on the HAL-9000
RE01 Rice Brian T. EM2
Mon, 12 Oct 1998 18:07:41 -0700
>> I agree about linking the executable code with its high-level
>> representation. However, does just the 'definition' of the program (the
>> semantics that the user manually applied to create the code) apply when
>> speaking of a program's relation to the system? Theoretically, every
>> piece of semantics-code applies to every running algorithm. For
>> example, the memory-management aspect of generating code obviously
>> applies to everything in the run-time. After all, shouldn't the code
>> generator generate space-efficient code even if the user doesn't
>> explicitly state so? Alternatively, such aspects could be already
>> included implicitly in the language modules suggested to the user. The
>> latter seems more appropriate.
>I don't think these factors are so 'trivial'. For example, a compiler
>may be able to choose between less space efficient but faster, or more
>space efficient and slower, and I'm not talking about trading off the
>amount of time to compile, but things like code arrangement, cache
>boundaries, locality, etc. In fact, it may be trading off between
>making 'xyz' chunk of code 'ayz' faster or 'yz' chunk faster, knowing that
>only three pieces can fit in the I cache.
Right. And those imply semantics (more complex than the example I
mentioned) partially governed by the hardware: the 'background', if you
will, to the semantic meaning of the program as the user would see it.
The semantics would be specified, in a total sense, by a 'run-time
scheme' a.k.a. the operating system. The choice may also be between
recording a piece of calculated data once a procedure is done or
re-executing the procedure to re-create the data as a 'virtual store'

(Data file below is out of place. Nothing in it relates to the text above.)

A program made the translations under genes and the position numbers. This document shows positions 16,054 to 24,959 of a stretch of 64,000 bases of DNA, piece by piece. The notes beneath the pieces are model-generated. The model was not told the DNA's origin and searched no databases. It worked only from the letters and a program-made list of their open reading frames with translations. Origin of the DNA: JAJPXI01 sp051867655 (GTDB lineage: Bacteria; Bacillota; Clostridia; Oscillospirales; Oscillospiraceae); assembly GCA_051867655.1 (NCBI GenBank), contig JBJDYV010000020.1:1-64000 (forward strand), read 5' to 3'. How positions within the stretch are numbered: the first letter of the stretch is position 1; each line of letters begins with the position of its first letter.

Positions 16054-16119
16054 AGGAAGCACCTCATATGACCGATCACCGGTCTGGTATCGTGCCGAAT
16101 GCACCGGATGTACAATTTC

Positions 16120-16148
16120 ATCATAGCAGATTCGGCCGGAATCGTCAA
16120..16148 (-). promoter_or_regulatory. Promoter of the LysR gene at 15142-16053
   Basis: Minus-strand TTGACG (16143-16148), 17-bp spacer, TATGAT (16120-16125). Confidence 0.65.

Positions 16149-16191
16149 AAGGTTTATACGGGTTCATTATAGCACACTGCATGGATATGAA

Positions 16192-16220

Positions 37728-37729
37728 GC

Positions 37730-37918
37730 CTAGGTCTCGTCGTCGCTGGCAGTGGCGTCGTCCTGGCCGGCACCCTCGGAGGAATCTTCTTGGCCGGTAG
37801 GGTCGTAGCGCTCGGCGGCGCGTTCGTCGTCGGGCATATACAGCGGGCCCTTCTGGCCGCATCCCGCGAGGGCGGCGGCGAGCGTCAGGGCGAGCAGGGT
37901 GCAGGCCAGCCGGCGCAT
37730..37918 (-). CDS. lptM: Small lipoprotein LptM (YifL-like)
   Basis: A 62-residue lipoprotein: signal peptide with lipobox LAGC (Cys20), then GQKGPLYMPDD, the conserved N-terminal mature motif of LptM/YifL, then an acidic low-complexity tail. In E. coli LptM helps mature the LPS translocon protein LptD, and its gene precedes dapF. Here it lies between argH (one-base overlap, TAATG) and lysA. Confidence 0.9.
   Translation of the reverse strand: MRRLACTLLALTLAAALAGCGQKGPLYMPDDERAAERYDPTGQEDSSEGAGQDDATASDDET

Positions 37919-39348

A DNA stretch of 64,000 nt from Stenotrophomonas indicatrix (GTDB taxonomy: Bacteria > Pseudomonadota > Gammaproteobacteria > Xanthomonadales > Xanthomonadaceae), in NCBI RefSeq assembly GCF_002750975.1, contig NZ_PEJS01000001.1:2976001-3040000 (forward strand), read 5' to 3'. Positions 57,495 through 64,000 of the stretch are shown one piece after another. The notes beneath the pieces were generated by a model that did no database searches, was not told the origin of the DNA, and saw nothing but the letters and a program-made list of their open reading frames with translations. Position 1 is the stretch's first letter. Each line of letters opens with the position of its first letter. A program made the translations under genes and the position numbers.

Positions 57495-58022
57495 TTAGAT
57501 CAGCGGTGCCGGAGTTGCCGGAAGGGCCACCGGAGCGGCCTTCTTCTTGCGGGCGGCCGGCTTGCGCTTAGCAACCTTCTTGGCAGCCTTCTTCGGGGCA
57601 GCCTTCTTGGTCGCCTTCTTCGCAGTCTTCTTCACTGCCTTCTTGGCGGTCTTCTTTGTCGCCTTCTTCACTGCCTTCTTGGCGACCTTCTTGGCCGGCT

when execution time is much faster than disk access time, or other
issues. My point was that semantical definitions could be easy to come
by, freeing the user to focus on the issue-independent part of the
application, while the abstraction mechanism would allow the user
(hopefully quick) access to the issues governing how the code-generator
writes the code.
>How is the code generator to operate such that it can evaluate all
>such 'aspects' where the sample size approaches one instruction?
Well, we could make a code-generator that creates different types of
code output. One couldn't argue well against having two distinct
code-generators in run-time, say if making code for a machine with two
kinds of processors. Similarly, if parts of the code-generator were
designed for different types of semantic-level reflection on the code
for efficiency, or simply that a code-generator with a more
'down-to-earth' language interface added on would probably work.
However, the cases where this would be needed, since no code sequence
exists alone (i/o overhead, ...), would be where the code-generator
would match the code sequence with 'function calls' of a sort (as in a
debugging process or a 'calculator' process, i.e. interaction with small
events). Hopefully, most aspects would be 'weaved' into the code
statically before the code-generator 'sees' it: equivalently, the
code-generator at some point in the pipeline could make a persistent
compacted intermediate form to operate on incrementally on successive
optimizations (for code development).
Obviously, we should elaborate on this issue (I already have a few
ideas), possibly by classifying (in a fuzzy way) the areas and
dimensions of this 'computational manifold' as it were. (manifold =
>> I've already stated my position on monolithic compilers. To me, it
>> seems against the direction of the project.
>I think perhaps the word monolithic was a bad choice. I'm not implying
>that the compiler would not be built from the same constructs as the
>system itself. Nor am I implying that the compiler would not share
>logical blocks describing algorithms it uses, etc. I was merely
>implying that it may be a good starting point to define an atomic
>'compile this block' interface to a compiler, and let the compiler
>work in a more traditional manner on that block. As we develop
>algorithms which make sense for this kind of multi-layer translation
>and optimization, we can try to fit them together into a better framework.
ok. Let's try to put together a holistic model.